The RMS Protection Tool is a great PowerShell tool for encrypting, decrypting, or getting encryption status on files. It can be used manually or via script.


Prerequisites

  • .NET 3.5
  • AD RMS Client 2.1
  • ServerCertification permissions change: The PowerShell tool runs in server box mode (of MSIPC) you need EXECUTE permissions on ServerCertification.asmx of your AD-RMS server

 


Install

Download the RMS Protection Tool

If you have issues installing you can look at the contents of the log file for the C:\Windows\System32\WindowsPowerShell\v1.0\Modules\Microsoft.Protection\Microsoft.Protection.InstallLog

 


Commands

  • Get-RMSServer
  • Get-RMSServerAuthentication
  • Set-RMSServerAuthentication
  • Get-RMSTemplate
  • Get-RMSFileStatus
  • Protect-RMSFile
  • Unprotect-RMSFile
  • New-RMSProtectionLicense

 


Useful Examples

There are lots of good examples in tool help (Get-Help SpecificCommand –examples), but a few useful commands are not covered explicitly.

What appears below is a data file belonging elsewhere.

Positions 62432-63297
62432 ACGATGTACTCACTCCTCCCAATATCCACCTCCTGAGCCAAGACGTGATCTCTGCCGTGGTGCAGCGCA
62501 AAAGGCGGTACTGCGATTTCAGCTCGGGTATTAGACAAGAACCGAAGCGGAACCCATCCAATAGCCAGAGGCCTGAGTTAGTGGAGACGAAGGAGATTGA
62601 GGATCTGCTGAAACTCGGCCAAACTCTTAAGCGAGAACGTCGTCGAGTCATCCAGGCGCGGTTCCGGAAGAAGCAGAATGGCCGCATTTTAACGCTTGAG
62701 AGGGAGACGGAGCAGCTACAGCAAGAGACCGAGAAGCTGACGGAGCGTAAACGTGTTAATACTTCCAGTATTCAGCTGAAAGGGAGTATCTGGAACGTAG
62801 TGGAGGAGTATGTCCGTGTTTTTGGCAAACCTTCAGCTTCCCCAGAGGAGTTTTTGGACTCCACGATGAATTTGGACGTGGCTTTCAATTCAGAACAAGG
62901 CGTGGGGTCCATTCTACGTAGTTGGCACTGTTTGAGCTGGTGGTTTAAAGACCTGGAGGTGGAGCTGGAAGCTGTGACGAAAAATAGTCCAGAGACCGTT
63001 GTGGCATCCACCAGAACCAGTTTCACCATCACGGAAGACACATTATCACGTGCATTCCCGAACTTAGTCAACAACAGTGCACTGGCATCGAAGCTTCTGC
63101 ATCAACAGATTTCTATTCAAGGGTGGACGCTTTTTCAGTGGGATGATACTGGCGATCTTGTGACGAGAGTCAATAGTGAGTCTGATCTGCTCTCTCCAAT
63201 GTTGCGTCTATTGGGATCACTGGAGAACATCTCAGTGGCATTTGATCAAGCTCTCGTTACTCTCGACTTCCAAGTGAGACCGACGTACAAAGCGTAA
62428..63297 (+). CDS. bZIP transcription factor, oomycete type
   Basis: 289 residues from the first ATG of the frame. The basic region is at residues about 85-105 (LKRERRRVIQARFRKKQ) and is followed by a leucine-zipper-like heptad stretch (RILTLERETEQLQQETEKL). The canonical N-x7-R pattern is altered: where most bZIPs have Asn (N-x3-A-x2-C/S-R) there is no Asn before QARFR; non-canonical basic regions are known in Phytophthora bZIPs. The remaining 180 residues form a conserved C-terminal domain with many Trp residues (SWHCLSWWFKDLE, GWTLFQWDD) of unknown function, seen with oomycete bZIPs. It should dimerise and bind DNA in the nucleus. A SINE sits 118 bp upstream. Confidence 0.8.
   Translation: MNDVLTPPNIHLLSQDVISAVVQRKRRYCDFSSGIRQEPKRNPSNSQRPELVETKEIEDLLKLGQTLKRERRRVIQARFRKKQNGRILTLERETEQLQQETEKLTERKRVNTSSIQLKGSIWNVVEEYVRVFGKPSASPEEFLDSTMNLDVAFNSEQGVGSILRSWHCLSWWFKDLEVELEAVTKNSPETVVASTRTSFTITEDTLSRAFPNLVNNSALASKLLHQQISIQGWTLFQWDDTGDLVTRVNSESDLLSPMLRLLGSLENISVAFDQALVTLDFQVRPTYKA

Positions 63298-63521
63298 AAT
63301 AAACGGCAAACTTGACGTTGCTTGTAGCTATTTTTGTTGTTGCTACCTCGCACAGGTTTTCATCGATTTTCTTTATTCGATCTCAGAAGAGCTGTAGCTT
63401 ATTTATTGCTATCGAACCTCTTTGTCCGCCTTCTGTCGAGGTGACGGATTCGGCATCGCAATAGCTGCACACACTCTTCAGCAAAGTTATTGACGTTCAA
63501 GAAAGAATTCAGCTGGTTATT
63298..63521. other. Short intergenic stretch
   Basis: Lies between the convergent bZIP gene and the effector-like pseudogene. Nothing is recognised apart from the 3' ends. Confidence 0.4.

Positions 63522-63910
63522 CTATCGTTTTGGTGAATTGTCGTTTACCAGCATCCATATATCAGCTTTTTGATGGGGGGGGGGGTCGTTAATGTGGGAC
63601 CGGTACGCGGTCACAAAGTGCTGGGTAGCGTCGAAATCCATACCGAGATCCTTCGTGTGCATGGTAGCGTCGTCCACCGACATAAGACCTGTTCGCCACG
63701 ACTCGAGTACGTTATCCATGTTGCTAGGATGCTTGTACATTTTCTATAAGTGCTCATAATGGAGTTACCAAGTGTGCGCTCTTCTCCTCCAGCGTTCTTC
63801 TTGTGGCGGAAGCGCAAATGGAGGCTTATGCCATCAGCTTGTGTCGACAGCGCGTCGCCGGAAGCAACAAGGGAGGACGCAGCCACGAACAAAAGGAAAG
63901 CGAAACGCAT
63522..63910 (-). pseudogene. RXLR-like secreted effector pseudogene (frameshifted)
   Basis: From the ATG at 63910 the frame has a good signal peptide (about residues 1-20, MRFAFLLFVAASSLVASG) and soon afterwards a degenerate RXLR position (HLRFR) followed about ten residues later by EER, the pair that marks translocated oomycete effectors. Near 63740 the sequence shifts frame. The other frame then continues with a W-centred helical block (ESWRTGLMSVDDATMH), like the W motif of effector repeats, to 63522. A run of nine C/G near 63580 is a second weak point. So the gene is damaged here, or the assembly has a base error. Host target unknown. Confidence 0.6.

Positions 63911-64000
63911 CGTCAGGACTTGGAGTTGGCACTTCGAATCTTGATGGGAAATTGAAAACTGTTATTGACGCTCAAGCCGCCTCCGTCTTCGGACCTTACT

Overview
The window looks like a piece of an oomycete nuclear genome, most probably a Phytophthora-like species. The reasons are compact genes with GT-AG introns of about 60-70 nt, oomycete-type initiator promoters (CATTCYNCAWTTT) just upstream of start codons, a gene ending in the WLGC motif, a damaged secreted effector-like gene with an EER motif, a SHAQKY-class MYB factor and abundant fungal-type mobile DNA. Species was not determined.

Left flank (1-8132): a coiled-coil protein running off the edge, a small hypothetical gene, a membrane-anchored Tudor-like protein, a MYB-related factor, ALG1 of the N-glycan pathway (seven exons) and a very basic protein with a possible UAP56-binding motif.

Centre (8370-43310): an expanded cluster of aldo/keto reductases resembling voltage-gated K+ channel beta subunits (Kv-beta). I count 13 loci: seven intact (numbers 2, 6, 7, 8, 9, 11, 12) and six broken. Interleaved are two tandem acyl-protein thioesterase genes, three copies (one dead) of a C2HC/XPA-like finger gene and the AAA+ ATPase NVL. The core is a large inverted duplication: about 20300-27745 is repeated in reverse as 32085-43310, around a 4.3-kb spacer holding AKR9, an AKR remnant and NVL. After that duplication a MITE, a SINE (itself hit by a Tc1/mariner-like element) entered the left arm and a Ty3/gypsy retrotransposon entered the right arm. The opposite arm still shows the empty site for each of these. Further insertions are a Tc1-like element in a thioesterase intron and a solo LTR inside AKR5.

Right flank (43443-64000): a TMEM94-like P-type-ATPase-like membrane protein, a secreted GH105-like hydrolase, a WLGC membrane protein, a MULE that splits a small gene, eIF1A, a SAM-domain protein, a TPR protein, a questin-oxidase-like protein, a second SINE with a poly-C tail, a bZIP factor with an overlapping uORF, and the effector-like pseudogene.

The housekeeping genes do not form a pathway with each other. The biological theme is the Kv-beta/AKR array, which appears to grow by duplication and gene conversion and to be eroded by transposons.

Ad-Hock Protection

When using Protect-RMSFile you need to either provide a template or a license object.

When doing Ad-Hoc (specifying specific user permissions) you will need to first run New-RMSProtectionLicense. A convenient way to do this is to set a variable with the license object first, then pass the variable when running Protect-RMSFile.

Example:

$lic = New-RMSProtectionLicense -OwnerEmail Admin@contoso.com -UserEmail test2@contoso.com -Permission EDIT
 
Protect-RMSFile -License $lic -folder c:\rmstest\ -Recurse

(notice that the above example also uses the –folder switch and –Recurse so that all files within that folder and below are rights protected)

Determine what files are rights protected

You can use Get-RMSFileStatus to point to a specific file to determine if it’s RMS protected. It’s unclear how to do this for an entire folder or UNC path, however. The below example works with either:

Get-RMSFileStatus

foreach ($file in (Get-ChildItem -Path c:\rmstest\ -Recurse -Force | where {!$_.PSIsContainer})) {Get-RMSFileStatus -f $file.PSPath}

Another handy variation if you want to look for specific file types within that directory (docx in this example):

foreach ($file in (Get-ChildItem -Path c:\rmstest\ -Recurse -Force | where {!$_.PSIsContainer} | Where-Object {$_.Extension -eq ".docx"})) {Get-RMSFileStatus -f $file.PSPath}